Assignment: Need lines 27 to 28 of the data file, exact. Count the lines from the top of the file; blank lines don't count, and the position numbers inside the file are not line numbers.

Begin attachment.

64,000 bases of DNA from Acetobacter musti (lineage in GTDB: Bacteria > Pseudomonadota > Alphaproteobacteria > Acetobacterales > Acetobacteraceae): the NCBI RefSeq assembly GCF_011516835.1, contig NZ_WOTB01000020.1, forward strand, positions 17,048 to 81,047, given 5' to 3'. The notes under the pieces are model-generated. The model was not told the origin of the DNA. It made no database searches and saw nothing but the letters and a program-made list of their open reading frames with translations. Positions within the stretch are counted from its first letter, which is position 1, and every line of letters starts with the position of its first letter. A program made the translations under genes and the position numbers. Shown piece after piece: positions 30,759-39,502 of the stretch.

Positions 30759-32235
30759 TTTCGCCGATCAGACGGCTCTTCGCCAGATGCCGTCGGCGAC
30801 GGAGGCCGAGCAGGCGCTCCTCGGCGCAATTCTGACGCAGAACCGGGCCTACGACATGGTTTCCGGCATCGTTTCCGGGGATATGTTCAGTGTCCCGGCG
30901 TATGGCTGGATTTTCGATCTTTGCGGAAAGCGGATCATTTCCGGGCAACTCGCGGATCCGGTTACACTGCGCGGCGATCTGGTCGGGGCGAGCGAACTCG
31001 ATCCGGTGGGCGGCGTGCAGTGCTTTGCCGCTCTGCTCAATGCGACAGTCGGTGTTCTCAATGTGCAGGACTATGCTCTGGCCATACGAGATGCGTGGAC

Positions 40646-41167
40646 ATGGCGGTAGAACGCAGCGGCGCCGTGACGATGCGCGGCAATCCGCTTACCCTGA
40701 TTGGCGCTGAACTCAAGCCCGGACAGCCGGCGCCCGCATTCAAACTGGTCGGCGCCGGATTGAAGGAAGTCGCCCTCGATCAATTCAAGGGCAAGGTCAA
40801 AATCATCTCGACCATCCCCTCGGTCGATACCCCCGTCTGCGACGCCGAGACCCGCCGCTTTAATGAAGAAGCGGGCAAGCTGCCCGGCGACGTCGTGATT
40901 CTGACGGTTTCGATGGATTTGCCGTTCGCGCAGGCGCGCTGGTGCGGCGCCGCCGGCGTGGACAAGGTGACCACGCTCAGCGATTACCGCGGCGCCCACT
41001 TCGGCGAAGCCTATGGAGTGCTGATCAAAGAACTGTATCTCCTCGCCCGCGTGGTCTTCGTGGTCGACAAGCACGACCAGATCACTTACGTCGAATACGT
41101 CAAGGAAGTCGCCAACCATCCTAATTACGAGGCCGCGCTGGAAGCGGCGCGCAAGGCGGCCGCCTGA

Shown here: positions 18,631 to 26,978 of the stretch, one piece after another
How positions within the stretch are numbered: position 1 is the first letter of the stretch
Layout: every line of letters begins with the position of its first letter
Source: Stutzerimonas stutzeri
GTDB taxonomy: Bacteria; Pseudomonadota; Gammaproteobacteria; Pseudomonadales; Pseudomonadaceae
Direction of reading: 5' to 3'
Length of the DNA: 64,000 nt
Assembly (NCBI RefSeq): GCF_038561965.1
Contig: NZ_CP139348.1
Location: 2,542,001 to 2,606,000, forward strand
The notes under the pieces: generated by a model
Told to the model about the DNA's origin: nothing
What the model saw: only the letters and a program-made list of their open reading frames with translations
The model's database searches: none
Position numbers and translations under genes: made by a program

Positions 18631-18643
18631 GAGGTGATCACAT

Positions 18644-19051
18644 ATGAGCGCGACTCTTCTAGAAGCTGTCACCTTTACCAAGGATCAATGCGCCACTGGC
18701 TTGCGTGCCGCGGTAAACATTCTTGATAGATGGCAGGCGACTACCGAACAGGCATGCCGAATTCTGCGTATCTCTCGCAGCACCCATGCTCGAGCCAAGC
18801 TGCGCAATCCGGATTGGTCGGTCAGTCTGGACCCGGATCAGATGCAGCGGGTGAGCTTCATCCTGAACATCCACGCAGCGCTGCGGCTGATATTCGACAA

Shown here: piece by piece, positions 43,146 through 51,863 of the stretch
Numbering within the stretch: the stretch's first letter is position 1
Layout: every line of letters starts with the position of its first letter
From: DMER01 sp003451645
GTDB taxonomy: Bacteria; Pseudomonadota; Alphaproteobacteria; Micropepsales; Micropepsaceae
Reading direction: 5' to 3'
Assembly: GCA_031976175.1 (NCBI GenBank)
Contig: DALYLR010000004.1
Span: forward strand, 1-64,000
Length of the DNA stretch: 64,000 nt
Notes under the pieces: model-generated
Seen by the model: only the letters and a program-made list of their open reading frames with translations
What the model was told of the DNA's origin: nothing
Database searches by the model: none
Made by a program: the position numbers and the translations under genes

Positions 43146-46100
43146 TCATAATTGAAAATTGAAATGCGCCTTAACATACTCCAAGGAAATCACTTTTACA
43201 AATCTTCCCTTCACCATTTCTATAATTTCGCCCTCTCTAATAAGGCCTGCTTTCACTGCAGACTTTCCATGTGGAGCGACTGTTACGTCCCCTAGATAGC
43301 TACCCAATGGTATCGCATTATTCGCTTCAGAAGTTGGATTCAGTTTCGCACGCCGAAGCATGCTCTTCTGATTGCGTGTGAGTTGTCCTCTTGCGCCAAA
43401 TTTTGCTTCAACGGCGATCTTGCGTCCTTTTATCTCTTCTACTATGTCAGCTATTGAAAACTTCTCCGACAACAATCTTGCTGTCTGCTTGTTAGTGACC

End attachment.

The model's database searches: none
Position numbers and translations under genes: made by a program